"THE KERRY/EDWARDS CAMPAIGN IS SENDING 1000 NEW YORK LAWYERS, LAW PROFESSORS AND LAW STUDENTS TO OHIO, PENNSYLVANIA AND FLORIDA — TO MAKE SURE THAT EVERYONE ELIGIBLE TO VOTE CAN VOTE, AND THAT EVERY VOTE IS COUNTED!! THESE "BATTLEGROUND BRIGADES" WILL BE SPENDING THE LAST WEEK OF THE CAMPAIGN PROTECTING THE VOTE, AN OBVIOUSLY PIVOTAL ROLE THIS YEAR. PLEASE HELP. Send a check for $200, $100, $500 or an amount of your choice, made payable to the "New York Democratic State Committee." AND BE SURE TO WRITE ON THE MEMO PORTION OF THE CHECK: "LAW STUDENT BATTLEGROUND BRIGADES."
ABC News Vote 2004: the field:
Ahead of the Oct. 4 registration deadline in Ohio, Pennsylvania and Michigan, voter registration and partisan mobilization groups are gearing up their ground game.
The American Federation of State, County, Municipal Employees, which will spend in excess of $40 million on election activities this year, will continue what it bills as a non-partisan drive to register infrequently voting home health care workers in cities like Des Moines, Toledo, and Pittsburgh.
The ground is most fertile for AFSCME in Ohio. Imagine Steve Rosenthal's dreams in 1996. Now imagine the AFL-CIO's combined efforts in 2000, which led to Blaise Hazelwood's 72-Hour Task force for the GOP. Then imagine what the unions bill as the biggest, more expensive, most efficient union identification and voter targeting program ever.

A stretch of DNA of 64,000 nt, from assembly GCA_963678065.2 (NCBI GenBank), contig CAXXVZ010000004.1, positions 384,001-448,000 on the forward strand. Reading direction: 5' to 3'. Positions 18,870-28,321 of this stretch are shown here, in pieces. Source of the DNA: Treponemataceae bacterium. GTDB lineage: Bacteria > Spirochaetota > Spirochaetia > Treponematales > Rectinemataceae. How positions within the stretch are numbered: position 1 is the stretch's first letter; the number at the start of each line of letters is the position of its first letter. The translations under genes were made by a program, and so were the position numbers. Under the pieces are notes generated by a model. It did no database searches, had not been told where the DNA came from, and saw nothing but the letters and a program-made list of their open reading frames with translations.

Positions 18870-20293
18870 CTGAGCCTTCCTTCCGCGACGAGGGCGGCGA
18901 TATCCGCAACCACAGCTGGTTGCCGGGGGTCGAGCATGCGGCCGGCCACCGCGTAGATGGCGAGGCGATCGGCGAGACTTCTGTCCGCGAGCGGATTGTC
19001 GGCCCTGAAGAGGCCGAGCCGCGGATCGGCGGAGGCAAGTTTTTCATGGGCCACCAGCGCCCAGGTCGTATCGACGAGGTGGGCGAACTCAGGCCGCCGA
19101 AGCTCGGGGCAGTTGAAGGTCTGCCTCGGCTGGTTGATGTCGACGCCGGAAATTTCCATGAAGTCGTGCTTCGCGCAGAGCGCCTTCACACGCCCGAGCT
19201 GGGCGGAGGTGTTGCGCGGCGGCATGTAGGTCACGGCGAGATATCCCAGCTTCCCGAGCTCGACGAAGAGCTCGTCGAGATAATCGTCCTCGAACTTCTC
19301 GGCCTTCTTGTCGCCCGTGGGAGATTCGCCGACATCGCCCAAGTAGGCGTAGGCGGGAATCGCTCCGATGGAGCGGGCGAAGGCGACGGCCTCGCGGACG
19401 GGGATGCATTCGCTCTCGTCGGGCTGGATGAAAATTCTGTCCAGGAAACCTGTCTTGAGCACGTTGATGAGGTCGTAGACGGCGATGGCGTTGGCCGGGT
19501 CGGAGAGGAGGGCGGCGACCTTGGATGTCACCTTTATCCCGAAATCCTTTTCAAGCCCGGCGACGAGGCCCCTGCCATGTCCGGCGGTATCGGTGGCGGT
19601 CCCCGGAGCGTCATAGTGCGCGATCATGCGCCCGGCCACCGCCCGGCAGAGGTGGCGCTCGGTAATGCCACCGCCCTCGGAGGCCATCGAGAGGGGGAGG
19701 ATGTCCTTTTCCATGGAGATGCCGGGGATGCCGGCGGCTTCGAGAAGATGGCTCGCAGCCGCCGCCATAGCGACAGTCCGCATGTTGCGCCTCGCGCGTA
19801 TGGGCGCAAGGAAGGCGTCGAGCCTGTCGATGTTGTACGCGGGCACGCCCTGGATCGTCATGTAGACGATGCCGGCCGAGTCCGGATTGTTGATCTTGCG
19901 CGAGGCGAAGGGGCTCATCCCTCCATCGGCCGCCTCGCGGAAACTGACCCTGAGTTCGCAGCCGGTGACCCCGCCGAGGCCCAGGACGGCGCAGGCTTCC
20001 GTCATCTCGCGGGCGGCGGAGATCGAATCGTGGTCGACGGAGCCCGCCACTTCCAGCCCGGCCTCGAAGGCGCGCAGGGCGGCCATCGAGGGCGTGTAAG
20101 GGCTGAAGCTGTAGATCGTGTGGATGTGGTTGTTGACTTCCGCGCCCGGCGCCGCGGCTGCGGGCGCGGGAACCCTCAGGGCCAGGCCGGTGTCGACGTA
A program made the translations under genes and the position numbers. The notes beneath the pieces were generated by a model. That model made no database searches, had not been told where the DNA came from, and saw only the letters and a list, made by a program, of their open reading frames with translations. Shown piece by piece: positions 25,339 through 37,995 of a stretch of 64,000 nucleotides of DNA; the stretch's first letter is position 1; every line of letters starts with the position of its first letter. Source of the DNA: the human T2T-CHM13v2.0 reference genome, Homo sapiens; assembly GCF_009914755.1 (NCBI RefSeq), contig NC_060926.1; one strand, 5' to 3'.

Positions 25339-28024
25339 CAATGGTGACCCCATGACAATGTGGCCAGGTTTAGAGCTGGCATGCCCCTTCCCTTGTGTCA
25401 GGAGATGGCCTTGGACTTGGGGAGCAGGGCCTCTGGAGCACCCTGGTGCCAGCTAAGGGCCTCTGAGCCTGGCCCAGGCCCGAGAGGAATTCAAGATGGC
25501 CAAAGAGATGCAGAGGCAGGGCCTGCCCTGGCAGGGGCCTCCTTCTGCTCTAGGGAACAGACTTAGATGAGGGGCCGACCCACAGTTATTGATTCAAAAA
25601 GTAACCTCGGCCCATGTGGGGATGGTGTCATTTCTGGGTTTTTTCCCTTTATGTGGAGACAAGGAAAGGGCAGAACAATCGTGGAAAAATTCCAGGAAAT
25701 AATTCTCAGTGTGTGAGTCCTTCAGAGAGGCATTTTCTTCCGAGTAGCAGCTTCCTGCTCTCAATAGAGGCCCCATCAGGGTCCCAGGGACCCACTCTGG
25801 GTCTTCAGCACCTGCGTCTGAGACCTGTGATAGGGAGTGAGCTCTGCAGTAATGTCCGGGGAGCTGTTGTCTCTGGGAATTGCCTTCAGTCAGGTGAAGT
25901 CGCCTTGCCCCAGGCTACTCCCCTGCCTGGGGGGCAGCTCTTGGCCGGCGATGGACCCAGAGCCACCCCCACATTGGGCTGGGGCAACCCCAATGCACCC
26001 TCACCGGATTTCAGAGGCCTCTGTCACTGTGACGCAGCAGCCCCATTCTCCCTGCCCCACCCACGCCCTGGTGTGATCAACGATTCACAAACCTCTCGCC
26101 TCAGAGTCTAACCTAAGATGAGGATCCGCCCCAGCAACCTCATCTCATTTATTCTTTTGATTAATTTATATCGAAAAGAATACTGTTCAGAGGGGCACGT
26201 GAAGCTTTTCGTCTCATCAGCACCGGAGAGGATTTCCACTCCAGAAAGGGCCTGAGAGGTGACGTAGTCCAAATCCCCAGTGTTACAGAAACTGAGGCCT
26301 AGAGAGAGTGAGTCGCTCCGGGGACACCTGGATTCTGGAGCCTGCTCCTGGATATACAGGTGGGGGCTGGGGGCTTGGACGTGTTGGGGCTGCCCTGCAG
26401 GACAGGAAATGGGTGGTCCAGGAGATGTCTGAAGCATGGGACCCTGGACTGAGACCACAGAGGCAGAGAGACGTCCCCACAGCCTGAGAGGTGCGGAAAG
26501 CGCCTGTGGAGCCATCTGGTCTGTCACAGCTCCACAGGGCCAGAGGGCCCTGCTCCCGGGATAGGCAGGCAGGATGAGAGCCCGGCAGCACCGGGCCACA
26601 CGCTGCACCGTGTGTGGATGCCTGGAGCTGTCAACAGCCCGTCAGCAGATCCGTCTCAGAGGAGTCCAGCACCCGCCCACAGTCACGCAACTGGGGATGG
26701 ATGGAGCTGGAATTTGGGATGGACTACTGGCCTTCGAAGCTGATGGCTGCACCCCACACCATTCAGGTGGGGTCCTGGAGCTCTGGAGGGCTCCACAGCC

That's how it's being billed, in any event. The state AFL-CIO has divided Ohio into 10 zones and distributed the work among its member unions with thousand of eager activists benefiting from millions and millions of dollars in resources and technology.
For two years, they've been building what one labor official called the "biggest GOTV infastructure I've ever seen." (And this official has seen 'em all.)
By Oct. 23, every full time state AFL-CIO employee will devote their entire days to electing John Kerry. They'll set up 10 phone banks, staffed by 60 to 70 employees. Nearly 5,000 unions members will walk door to door. Priority one: the knock and drags — finding every Kerry-identified union member and ensuring they get to the polls. Priority two: finding those undecideds and giving them that extra attention. Priority three — election day everything.
Based on the likelihood of specific voters to vote, the AFL-CIO will visit them as many as three times during that 12-day period.
The SEIU, with its HERO program (part of a $65 million political expenditure), will play a big role, as will the Steelworkers, the Teamsters, food and commercial workers' unions, IBEW, and others.
AFSCME is playing a leading role.
Its Take Back Ohio program has been in the works for two years and has already involved the participation of more than 10 percent of AFSCME Ohio's 120,000 members. AFSCME's goal is to get 80 percent of AFSCME's members registered, 80 percent of those registered to say they support Kerry, and 80 percent of those who say they support Kerry to actually vote.
More than 2,000 AFSCME members have already knocked on doors. (Overall, at least 5,000 AFL-CIO members have done the same.) More than 570,00 pieces of mail have been sent; more than 240,000 leaflets were distributed at workplaces.
How does this compare to what organized labor did in Ohio in 2000?